Remington Model 878

Remington Model 878
TypeSemi-automatic shotgun
Place of originUnited States
Production history
DesignerL. Ray Critendon, Ellis Hailston, and Harold L. Hameister
Designedc.1959
ManufacturerRemington Arms
Unit cost$159.50 (MSRP)
Produced1959–1963
No. built~63,500
Specifications
Mass~7 pounds (3.2 kg)
Barrel length28 or 30 inches (71 or 76 cm)

Cartridge12 gauge
ActionSemi-automatic gas operated
Feed system2+1 round tube magazine
SightsBead front; plain or vent rib barrel
References[1][2]

The Remington Model 878, also known as the 878 Automaster, is a gas-operated semi-automatic shotgun made by Remington Arms from 1959 to 1963. The Model 878 was based on the company's previously introduced Model 58, both of which were succeeded by the Model 1100.

Design[]

The predecessor to the Model 878, the Model 58, was a new semi-automatic design for Remington, being a gas operated system rather than the long recoil operation system designed by John Browning and used in the famous Browning Auto-5 and Remington Model 11 and Model 11-48.

The Model 878 introduced an improved "self-adjusting" gas system,[3] a notable improvement over the Model 58, which required the gas system to be manually adjusted for different types of ammunition. Barring this and cosmetic differences, the Model 58 and Model 878 are virtually the same, with both models essentially being gas operated versions of Remington's pump action Model 870.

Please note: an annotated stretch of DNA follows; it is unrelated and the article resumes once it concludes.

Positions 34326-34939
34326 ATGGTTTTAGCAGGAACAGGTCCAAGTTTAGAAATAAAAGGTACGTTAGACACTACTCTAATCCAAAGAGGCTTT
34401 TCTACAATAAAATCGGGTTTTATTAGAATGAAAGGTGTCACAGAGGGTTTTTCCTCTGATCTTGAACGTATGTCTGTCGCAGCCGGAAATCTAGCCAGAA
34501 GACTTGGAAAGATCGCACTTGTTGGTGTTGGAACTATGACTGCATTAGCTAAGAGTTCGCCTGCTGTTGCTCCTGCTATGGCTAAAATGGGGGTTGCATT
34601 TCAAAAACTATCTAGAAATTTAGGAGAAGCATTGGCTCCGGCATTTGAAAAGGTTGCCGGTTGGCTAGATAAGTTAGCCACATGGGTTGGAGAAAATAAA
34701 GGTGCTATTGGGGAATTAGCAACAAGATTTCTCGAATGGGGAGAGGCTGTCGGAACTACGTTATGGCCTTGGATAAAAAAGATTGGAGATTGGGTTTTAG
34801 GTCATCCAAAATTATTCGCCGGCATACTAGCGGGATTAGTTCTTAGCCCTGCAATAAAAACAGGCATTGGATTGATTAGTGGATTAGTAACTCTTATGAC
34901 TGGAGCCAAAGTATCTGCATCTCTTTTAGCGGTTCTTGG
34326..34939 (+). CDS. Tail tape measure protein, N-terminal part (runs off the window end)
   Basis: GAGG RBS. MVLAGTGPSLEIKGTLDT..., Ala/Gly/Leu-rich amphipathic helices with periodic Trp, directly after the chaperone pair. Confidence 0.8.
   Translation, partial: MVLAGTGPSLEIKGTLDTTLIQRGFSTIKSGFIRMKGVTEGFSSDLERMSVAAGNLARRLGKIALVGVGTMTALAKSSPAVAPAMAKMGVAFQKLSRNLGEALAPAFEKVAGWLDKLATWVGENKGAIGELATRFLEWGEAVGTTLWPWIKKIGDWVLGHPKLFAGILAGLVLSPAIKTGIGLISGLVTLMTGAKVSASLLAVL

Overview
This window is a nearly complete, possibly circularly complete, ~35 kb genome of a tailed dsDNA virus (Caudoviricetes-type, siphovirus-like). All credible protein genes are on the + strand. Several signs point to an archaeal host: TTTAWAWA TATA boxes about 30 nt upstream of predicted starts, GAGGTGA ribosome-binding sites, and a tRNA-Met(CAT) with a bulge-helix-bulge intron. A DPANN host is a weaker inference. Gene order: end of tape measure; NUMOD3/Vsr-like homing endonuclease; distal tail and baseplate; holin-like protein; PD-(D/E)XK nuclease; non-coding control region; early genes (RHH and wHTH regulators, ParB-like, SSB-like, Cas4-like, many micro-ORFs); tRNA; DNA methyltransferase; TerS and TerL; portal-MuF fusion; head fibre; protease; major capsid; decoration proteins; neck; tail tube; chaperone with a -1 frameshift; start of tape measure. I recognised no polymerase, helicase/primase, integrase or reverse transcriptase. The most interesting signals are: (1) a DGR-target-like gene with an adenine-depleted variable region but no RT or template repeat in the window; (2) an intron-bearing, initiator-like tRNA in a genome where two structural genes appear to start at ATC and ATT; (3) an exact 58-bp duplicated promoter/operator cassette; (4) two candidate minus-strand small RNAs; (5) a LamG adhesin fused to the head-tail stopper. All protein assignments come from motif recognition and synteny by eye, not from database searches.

The gas system on the Model 878 utilizes a gas piston, which operates by tapping combustion gases from two gas ports in the barrel ring and directing the gases down into the piston, housed in the magazine cylinder. Rearward motion of the gas piston actuates the action bar which also moves rearward to open the bolt, allowing the spent shell to be ejected while moving a new cartridge from the magazine tube into the receiver. To complete the cycling of the action, the piston return spring moves the piston and the action bar forward, closing the bolt and moving the cartridge into the chamber. The gas system design found on the Model 878 (and other shotguns such as the Winchester Model 1400) has a notable disadvantage. Housing the gas piston and piston return spring inside the magazine cylinder effectively reduces the capacity of a tube magazine of a given size when compared to other gas or manually operated systems.

The shortcoming in the design of the gas system on the Model 878 was addressed with an updated gas system found on Remington's Model 1100, making both the Model 878 and any other shotguns using a similar design technically obsolete.

References[]

  1. ^ "MODEL-878". remington.com. Archived from the original on December 20, 2015 – via Wayback Machine.
  2. ^ "Model 878 Autoloading Shotgun (user manual)" (PDF). Madison, North Carolina: Remington Arms. Retrieved June 5, 2020. Cite magazine requires |magazine= (help)
  3. ^ "Remington Rifle News". May 1960. Archived from the original on March 10, 2014 – via Wayback Machine.

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